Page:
Rosacea is a chronic skin disorder primarily of the facial skin that typically begins after age 30. It is characterized by redness of the cheeks, nose, chin or forehead that tends to become ruddier and more persistent as time goes on. People with rosacea may experience times of remission as well as flare-ups. Even though the skin disease may go into remission on its own, if left untreated, bumps and pimples can develop and, in severe cases, the nose may grow swollen and bumpy from excess tissue.
Often mistaken for acne, skin allergies or excema, rosacea is not a condition that people can outgrow; rosacea has no cure. Although rosacea can affect all segments of the population, individuals with fair skin who tend to flush or blush easily are believed to be at greatest risk. Women also tend to be at more risk for rosacea than men, but men tend to suffer the more severe effects. In addition to the physical effects of this chronic skin disease, rosacea sufferers also suffer an emotional toll -- the condition is so emotionally damaging, it can lead to depression and low self-esteem. Findings from a survery conducted by the National Rosacea Society (NRS) reveal that 58 percent of respondents with rosacea said that they would be willing to modify their lifestyle by giving up shopping or eating out at restaurants for six months or longer, if it were possible to get rid of their rosacea forever.
While there is no cure for rosacea and the cause is unknown, medical therapy is available to control or reverse its signs and symptoms. Individuals who suspect they may have rosacea are urged to see a dermatologist or other knowledgeable physician for diagnosis and appropriate treatment. To help lessen the detrimental impact that this skin condition has on self image and self esteem, women can use beauty products to their advantage.
Charla Krupp, The New York Times bestselling author of How Not To Look Old, has teamed up with the NRS, pharmaceutical company Galederma, and dermatologist Dr Hillary Baldwin to raise awareness of rosacea. Krupp and Dr Baldwin are part of the Rosacea Relief Squad, a section featured on the website BestFaceForward.com, a practical online resource for those with rosacea.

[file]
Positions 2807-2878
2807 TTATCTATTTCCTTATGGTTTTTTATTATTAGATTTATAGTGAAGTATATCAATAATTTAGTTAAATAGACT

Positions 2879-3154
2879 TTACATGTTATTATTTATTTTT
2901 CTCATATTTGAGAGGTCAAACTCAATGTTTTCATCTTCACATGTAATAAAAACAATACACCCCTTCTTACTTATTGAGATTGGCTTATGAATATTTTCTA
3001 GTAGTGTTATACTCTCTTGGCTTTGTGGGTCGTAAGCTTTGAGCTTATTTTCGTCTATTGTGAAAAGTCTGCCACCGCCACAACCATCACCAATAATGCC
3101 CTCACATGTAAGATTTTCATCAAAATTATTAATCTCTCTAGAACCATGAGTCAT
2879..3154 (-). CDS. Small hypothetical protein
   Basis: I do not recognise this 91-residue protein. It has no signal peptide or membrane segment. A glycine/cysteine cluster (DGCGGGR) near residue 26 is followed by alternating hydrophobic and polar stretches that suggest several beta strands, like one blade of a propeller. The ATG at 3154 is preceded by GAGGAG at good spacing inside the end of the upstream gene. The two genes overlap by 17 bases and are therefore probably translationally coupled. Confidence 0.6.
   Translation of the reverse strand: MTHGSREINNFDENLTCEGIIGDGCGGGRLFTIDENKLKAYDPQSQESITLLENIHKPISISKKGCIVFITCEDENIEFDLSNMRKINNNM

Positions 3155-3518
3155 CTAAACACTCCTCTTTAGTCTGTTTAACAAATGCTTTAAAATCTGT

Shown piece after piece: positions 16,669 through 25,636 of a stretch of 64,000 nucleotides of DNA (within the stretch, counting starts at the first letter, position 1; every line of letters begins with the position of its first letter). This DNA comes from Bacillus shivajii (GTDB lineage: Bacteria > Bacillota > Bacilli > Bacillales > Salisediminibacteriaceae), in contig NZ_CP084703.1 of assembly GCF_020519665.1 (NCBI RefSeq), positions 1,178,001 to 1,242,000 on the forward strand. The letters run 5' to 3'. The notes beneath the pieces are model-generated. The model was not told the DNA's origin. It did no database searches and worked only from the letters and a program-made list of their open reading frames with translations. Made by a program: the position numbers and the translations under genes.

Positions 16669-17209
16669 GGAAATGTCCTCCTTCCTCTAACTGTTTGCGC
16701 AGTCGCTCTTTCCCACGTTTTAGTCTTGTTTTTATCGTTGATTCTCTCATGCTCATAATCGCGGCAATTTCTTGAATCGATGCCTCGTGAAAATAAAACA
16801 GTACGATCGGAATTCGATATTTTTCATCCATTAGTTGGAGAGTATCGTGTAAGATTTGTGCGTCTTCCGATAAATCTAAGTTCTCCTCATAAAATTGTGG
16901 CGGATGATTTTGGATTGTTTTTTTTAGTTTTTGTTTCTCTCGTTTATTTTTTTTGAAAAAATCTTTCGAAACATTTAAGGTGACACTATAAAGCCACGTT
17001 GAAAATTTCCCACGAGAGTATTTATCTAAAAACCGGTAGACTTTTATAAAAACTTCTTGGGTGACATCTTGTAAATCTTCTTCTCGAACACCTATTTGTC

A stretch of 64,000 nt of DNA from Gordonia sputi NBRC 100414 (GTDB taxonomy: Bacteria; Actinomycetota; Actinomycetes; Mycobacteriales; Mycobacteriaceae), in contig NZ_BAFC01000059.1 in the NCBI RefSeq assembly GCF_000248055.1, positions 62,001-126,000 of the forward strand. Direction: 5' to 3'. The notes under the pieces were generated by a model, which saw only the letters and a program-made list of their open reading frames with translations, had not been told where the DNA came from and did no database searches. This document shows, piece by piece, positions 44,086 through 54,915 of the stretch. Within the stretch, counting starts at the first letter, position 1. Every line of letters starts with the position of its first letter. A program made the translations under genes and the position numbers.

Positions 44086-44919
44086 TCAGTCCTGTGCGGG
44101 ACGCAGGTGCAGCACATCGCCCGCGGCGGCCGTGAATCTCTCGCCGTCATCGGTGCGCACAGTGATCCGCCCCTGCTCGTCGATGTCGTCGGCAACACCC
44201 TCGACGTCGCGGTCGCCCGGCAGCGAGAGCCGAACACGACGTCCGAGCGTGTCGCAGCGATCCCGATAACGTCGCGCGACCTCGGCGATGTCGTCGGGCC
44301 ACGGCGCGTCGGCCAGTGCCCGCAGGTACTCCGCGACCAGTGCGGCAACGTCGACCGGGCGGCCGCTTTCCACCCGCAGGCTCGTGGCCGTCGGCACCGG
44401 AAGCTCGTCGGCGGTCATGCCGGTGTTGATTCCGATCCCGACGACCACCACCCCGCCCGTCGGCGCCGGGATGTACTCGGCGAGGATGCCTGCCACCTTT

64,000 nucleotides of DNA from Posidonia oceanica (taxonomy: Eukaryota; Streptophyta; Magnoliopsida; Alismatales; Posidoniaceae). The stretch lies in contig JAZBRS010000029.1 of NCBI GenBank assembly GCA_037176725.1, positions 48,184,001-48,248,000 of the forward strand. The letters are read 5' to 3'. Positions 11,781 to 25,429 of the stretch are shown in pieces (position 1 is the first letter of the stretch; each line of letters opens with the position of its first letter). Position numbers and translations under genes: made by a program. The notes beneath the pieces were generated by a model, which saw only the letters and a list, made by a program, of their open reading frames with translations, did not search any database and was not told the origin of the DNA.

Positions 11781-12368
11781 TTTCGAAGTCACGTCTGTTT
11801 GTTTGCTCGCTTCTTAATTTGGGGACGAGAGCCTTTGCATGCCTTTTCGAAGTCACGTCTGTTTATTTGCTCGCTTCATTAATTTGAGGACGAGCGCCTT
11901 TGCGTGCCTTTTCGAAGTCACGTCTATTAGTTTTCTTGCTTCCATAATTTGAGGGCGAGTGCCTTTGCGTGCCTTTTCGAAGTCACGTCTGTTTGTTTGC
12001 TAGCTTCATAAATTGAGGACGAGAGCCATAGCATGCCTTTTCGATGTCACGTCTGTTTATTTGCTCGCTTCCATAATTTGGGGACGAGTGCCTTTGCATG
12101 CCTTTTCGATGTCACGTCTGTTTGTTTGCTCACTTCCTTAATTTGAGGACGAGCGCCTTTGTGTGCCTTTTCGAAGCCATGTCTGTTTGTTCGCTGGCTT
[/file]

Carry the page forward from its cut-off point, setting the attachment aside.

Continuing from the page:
"We are excited to help launch the Rosacea Relief Squad because it encourages those with rosacea to think about their condition in a fresh way and realize they don't have to let rosacea rule their life!" says Krupp. "We hope the online resource will help rosacea sufferers learn new ways to look radiant, feel confident and put their best face forward, despite their condition."
Krupp's lifestyle tips include simple ways to tame rosacea triggers, as well as make-up and wardrobe recommendations that can minimize the appearance of rosacea. In addition, Dr Baldwin shares practical, everyday advice for rosacea sufferers and explains how a dermatologist can help those with rosacea keep their condition in check.
"Make-up can be a woman's best friend, emphasizing your best features and down-playing what you don't like about your look, but if you have rosacea, you need to be extra diligent in choosing your products," says Krupp. The right beauty products can not only help reduce the redness and bumps caused by rosacea, they can also minimize irritation and soothe skin. Here are some of Krupp's tricks of the trade:
1. Prime your canvas. As a first step in applying makeup, Krupp advises trying a primer with silicone that smoothes over wrinkles and pores and creates a gentle barrier between your skin and other make-up. "Not only will your skin look more flawless, but it can also help lessen the chance that other makeup will irritate skin with rosacea," the beauty expert explains.
2. Use the right tools. Use a brush rather than a sponge. Sponges are more difficult to clean than brushes, and with rosacea, having clean make-up and applicators is super important.
3. Think dewy. Use a gel or cream foundation, concealer and blush, suggests Krupp. These formulations are so much more moisturizing than powder, which can settle in fine lines and on top of flakiness on the skin, making it seem more pronounced. Powder can also contain coarse particles that can irritate sensitive skin with rosacea.
4. Be easy on the eyes. Avoid liquid eye liner and waterproof mascara. "Liquid liner can migrate into your eyes more easily than pencil liner and cause irritation," says Krupp. "Waterproof mascara is tough to remove, requiring harsher make-up removers and more pulling and tugging on the lid. Many people with rosacea also experience symptoms in their eyes (redness, itchiness, gritty sensation) so it's best to use very mild products."
5. Take care of yourself. Taking care of yourself means carrying forward even if you are in the midst of flare-up. Krupp explains, "If you feel good, you look good, so if you're having a flare-up despite your best efforts and treatment, make sure you spend extra time on your hair and outfit so that you feel confident about the rest of your look."
Do you think you have rosacea? Be sure to check out Is it acne or rosacea?
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